These identifies may include a random number Amazon assigns to your order or copy, purchase date and time, an indicator that the music was downloaded from Amazon, codes that identify the album or song (the UPC and ISRC), Amazon’s digital signature, an identifier that can be used to determine whether the audio has been modified, and an indicator whether the music was purchased from the MP3 store or imported to the Cloud Player.
Look for the AutoRip icon in search results and CD detail pages to find out if it is one you can use with this new service. The MP3 versions of your past AutoRip eligible CD purchases are already available in the Cloud Player, where they are being stored for free. CDs that you purchased through Amazon, from as far back as 1998, are eligible for AutoRip.
NASA Johnson Style is an educational parody of Psy’s Gangnam Style, produced by the students of NASA’s Johnson Space Center. It’s brilliant and deserves as much attention as the original. I’m sure this will be all over the web in a few hours, combining great visuals and intelligent parody with the hottest hit of 2012.
Pringles are running a Pringles Tree competition in December and each day you can open a virtual Pringles can to reveal the prize within. The prizes are inexpensive but there seems to be a good chance of winning as I’ve picked up a Pringles Speaker and a voucher for 7digital already. Other prizes include on-line games and receipes.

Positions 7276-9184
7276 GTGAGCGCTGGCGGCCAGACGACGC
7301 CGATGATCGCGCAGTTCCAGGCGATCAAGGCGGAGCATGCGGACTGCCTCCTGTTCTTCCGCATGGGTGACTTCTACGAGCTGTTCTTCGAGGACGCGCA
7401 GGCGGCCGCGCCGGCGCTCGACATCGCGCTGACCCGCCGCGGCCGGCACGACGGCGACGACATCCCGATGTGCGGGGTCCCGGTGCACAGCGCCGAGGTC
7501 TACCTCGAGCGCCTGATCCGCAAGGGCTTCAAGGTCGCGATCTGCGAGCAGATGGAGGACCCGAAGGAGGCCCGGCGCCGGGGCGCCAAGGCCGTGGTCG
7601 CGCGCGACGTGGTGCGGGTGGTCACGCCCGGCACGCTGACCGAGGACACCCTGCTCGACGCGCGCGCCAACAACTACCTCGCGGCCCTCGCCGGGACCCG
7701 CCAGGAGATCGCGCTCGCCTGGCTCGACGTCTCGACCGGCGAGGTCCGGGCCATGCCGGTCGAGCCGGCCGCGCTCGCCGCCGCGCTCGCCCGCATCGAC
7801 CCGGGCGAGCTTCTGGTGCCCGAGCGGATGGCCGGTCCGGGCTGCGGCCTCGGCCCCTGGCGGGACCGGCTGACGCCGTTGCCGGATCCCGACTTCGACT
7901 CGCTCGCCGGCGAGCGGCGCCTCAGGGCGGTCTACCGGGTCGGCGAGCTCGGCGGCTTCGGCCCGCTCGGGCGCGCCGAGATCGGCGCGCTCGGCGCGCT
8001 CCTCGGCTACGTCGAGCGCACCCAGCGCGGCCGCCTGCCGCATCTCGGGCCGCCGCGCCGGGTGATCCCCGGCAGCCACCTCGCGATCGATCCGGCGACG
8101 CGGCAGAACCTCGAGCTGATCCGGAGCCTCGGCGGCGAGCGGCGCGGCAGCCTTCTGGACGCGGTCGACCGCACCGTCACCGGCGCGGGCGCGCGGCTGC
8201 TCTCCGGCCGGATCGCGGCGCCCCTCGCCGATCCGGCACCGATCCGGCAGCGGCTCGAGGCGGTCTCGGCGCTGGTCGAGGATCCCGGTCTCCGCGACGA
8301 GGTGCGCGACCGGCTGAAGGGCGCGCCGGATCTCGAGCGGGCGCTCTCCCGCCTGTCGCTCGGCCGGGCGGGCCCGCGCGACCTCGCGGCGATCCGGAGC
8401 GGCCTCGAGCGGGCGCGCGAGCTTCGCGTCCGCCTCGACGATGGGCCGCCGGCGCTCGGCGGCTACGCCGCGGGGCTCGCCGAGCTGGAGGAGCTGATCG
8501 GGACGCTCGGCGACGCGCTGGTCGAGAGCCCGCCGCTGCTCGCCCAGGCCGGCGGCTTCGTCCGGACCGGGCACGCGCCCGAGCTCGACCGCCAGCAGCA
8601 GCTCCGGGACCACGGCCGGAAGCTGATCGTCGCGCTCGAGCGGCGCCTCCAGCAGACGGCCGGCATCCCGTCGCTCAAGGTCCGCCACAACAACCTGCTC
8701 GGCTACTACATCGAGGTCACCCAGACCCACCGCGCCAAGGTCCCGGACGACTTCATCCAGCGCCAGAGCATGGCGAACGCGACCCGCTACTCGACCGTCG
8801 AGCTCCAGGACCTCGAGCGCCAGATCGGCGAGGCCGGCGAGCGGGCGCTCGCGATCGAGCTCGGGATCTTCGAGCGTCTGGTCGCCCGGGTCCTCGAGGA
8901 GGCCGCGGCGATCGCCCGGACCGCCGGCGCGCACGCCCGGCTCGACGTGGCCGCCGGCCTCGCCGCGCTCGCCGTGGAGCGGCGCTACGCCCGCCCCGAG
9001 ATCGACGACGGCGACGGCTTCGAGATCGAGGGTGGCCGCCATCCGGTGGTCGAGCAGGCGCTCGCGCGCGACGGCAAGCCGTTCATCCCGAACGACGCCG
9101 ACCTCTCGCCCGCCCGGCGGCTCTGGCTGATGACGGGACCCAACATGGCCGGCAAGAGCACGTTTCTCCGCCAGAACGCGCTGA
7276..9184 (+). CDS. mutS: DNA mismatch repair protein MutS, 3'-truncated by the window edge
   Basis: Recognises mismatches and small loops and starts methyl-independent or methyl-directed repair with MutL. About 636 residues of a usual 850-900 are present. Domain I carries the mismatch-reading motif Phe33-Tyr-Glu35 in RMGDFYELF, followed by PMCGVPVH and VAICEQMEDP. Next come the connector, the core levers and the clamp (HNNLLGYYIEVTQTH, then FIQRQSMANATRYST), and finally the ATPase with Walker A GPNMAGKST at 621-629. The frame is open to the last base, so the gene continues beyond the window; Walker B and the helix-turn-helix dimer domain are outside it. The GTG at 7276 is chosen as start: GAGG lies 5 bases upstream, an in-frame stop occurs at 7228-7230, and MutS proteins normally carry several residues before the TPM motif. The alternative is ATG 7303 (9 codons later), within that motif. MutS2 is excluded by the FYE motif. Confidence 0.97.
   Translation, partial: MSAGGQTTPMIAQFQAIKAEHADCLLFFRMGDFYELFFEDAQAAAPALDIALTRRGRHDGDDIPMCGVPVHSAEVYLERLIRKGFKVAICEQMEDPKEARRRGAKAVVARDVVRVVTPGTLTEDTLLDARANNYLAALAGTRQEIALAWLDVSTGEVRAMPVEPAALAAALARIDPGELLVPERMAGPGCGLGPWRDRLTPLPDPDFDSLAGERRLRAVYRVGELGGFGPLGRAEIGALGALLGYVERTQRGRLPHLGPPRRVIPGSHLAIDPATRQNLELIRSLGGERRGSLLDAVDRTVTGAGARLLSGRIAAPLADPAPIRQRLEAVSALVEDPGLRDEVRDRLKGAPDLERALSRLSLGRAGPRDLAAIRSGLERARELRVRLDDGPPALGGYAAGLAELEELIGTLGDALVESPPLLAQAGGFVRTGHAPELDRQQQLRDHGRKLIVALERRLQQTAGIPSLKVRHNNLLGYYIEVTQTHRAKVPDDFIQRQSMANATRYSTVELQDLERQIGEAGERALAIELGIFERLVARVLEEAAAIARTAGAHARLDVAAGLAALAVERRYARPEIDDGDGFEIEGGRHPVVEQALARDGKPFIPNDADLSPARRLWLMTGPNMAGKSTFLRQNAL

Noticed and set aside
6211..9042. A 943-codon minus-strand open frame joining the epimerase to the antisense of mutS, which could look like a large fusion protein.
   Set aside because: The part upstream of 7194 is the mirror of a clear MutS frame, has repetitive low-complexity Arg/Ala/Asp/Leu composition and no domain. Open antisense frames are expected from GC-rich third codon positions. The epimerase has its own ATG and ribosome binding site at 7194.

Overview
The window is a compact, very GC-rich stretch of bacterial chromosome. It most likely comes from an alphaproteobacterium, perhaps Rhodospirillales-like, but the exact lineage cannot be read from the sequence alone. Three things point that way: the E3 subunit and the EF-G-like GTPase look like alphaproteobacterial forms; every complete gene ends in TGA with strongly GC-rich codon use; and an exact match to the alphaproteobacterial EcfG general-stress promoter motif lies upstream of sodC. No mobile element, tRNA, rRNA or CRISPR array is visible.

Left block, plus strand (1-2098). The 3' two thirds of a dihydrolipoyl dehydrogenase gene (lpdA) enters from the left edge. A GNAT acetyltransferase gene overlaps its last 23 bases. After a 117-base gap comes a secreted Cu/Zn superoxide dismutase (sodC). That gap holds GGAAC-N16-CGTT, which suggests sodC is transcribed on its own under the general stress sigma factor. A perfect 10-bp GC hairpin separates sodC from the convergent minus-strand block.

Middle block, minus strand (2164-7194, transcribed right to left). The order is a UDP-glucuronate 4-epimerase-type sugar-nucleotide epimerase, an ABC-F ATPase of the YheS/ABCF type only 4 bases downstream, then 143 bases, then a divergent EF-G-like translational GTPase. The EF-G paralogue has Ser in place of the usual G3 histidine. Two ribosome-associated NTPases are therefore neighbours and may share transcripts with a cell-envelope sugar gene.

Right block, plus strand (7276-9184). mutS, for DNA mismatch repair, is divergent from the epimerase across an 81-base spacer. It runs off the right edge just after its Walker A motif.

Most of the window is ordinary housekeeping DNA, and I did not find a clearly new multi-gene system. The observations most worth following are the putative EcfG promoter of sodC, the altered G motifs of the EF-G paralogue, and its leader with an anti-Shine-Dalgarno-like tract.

The Pringles Speaker arrived yesterday and it’s much better than I expected. The idea is that the speaker is inserted into the top of a Pringles tube once the contents have been munched. Powered by three AAA batteries (supplied), the sound quality and output is surprisingly good. For sure it’s not hifi and the bass isn’t great but for an impromptu party, it’s perfect. Plug in your mp3 player or smartphone and away you go.
There’s 11 days left of Pringles Tree. Get popping, though it looks like this promotion is for UK residents only.
Posted by JenThorpe at 1:45 AM on November 28, 2012
Korg has something that I think every musician can use. It’s called the MicroStation. It solves a lot of the problems that many musicians face when they are trying to create and record music at home, (or outside of a professional music studio).
The MicroStation has a compact 61-key Natural Touch Mini-Keyboard that is way more portable than a standard sized keyboard could ever be. The proportion of black keys and white keys has been adjusted in a way that makes chords more comfortable to play. The smaller size is nice for musicians who do not have a dedicated studio to keep all of their equipment in.
It has an intuitive onboard sequencer for recording. New features include Loop Recording and Visual Grid Sequencing. It also has several hundred sounds that include a variety of drum kits and audition riffs.